Is there any real space for novelty in artistic forms and it’s discourses? Perhaps before embarking on an obsessive search for new formulas, we must first properly understand and review those from the past. In order to do this, one of the factors that the artist uses is time, identifying the gap between the time of realization of the works to which she refers, the 60s, and the present time in which she reinterprets them, indicating how this temporary distance affects the understanding of the past, so necessary for the restoration operation that she is proposing. Nevertheless, what also needs to be asked is whether there may be any hope for an ideological restoration, too? Can we put forward this question in today’s world, which appears to be doomed and approaching an apocalyptic end?
The collaborative character of the whole exhibition and project, comes to the fore with the live art event ‘Red Discussion 2’ performed during the opening event of the Pavilion and subsequently documented with a video bearing the same name. This collaborative, or communal aspect of the work is likewise accentuated by the colour red which underscores the entire project, and in particular the theatrical setting of this performative event with the red painted table, the surface of which is covered with phrases such as: We need time, Contest hegemonic order, We need the capacity to understand the situation, Revolution, To be-in-common, etc. – which were noted down during the performative discussion. The words and phrases written onto the table of Red Discussion 2, are ‘offerings’ for a better future, established by the participating theoreticians and curators Charles Esche, Maurizio Lazzarato, Vlad Morariu, Chantal Mouffe, Laura Raicovich and Artan Sadiku.
Prlja wonders about the potential activation of these types of practices at a time when electoral marketing dominates everything, and where post-truth seems to have been assumed as a simple electoral resource. The artist ‘places on the table’ anew, a particular discourse which had never been fully surpassed, a discourse that marked a ‘before and after’ in Europe and in world politics. She does this through a work of art that establishes a comparative counterpoint between the ideological policies of two centuries, the XX and XXI centuries, and by inciting a revival of the concept of revolution itself. To accomplish the promises of the old left, these need to be repositioned in a deliberately awkward way (as for example, is intended with ‘Red Discussion 2’). Perhaps this is the only way to reclaim these ideals and return them to their proper position, by reviewing them from angles that are still pending.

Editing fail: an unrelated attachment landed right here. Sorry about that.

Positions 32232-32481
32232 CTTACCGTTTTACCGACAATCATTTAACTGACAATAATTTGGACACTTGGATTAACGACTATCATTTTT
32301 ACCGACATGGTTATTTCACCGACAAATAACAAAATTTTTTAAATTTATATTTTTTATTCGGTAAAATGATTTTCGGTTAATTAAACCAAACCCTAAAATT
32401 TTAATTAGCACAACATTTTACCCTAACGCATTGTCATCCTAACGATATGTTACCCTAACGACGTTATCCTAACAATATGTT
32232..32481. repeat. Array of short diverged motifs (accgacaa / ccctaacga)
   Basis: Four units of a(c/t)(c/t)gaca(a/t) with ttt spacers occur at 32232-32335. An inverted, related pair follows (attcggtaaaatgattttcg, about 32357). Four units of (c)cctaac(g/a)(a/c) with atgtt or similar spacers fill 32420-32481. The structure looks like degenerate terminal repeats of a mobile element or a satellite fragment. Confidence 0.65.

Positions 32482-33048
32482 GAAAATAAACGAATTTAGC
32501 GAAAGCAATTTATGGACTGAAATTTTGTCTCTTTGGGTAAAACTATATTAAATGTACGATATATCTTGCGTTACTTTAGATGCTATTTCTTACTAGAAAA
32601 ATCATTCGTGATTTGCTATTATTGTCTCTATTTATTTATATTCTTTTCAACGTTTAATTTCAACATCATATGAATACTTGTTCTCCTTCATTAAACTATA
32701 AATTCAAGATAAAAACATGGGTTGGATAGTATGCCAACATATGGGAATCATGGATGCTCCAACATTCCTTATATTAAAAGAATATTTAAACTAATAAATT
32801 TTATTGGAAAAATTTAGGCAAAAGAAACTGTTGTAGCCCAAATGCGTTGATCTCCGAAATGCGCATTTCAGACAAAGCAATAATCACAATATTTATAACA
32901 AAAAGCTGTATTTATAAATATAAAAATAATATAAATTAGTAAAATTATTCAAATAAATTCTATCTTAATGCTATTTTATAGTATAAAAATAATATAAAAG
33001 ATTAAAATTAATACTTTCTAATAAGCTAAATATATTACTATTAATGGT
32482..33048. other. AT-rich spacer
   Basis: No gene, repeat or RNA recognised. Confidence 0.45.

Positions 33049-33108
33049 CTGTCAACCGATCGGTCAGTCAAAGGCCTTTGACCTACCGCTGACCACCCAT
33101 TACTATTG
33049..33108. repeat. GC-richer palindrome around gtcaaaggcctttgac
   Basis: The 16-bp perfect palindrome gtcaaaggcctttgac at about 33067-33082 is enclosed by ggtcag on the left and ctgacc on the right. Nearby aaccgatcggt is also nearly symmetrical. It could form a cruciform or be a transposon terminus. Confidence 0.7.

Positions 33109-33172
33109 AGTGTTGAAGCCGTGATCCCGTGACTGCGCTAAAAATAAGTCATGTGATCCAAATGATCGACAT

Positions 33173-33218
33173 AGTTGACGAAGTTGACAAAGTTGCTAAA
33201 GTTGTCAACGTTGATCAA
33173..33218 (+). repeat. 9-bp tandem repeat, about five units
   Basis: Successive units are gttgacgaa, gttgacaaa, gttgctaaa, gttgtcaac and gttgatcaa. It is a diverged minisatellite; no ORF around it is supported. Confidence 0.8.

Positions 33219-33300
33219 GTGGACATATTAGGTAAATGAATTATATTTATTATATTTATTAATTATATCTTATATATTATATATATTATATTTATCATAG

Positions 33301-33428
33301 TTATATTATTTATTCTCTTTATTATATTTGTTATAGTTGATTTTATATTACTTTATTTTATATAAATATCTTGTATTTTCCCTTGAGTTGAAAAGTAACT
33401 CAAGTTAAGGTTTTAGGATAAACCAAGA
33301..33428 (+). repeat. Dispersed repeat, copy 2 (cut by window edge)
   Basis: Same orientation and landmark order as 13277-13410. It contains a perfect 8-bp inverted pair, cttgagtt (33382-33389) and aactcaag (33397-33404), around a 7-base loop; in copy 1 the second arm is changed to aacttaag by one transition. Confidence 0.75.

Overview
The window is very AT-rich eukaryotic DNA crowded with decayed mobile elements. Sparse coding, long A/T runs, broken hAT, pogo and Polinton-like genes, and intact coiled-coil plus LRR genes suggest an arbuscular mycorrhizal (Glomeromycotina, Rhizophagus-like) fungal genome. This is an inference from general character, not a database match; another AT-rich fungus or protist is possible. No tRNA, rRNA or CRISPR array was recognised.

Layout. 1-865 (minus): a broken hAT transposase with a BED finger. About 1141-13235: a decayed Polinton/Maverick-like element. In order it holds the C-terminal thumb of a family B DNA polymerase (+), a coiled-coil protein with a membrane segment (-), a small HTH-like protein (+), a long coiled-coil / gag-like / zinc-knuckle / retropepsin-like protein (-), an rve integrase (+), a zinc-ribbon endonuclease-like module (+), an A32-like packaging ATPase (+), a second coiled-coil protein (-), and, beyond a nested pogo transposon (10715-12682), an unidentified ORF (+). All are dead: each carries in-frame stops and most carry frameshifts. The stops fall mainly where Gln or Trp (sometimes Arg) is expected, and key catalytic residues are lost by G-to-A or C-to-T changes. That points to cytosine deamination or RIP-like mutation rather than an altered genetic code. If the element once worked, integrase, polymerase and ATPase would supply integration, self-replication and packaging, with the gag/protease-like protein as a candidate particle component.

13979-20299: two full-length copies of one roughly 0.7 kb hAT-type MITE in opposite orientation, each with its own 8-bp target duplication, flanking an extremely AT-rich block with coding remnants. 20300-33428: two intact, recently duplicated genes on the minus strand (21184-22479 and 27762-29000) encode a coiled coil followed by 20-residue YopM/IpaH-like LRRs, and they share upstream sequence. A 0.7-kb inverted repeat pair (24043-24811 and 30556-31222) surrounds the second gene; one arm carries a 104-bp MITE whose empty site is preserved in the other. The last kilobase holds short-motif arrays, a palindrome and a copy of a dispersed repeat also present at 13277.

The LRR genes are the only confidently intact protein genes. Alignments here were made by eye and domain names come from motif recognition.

Nada Prlja rebuilds older forms in order to reconstruct collective memory and, with it, their narratives. She re-frames them in the present, within what we could call the “political present”, combining them with a subtle analysis and subversive criticism of capitalism. Somehow, she points out the inaction characteristic of the present, and of current politics, appealing for a call to action through the Arts.
Then inevitably, questions arise: What are the alternatives? How to position oneself against corporate imperialism and other similar phenomena of present day reality? Can we still genuinely formulate new forms of social organization or are we simply reinterpreting old ones?
Drawing a critical line between past, present and possible futures, Prlja invites us to re-think these issues at a time when a multifactorial global climate crisis is ever present and at a time when human solidarity and empathy is needed more than ever before. Therefore, after visiting the North Macedonian Pavilion, I concluded that the time for the symbolic, metaphorical, fine-art-object is over. I was reassured that there are artists working today, who attempt to respond to the current crises and the most pressing issues of our age in a direct manner and with an appropriate sense of urgency, through their engaged work.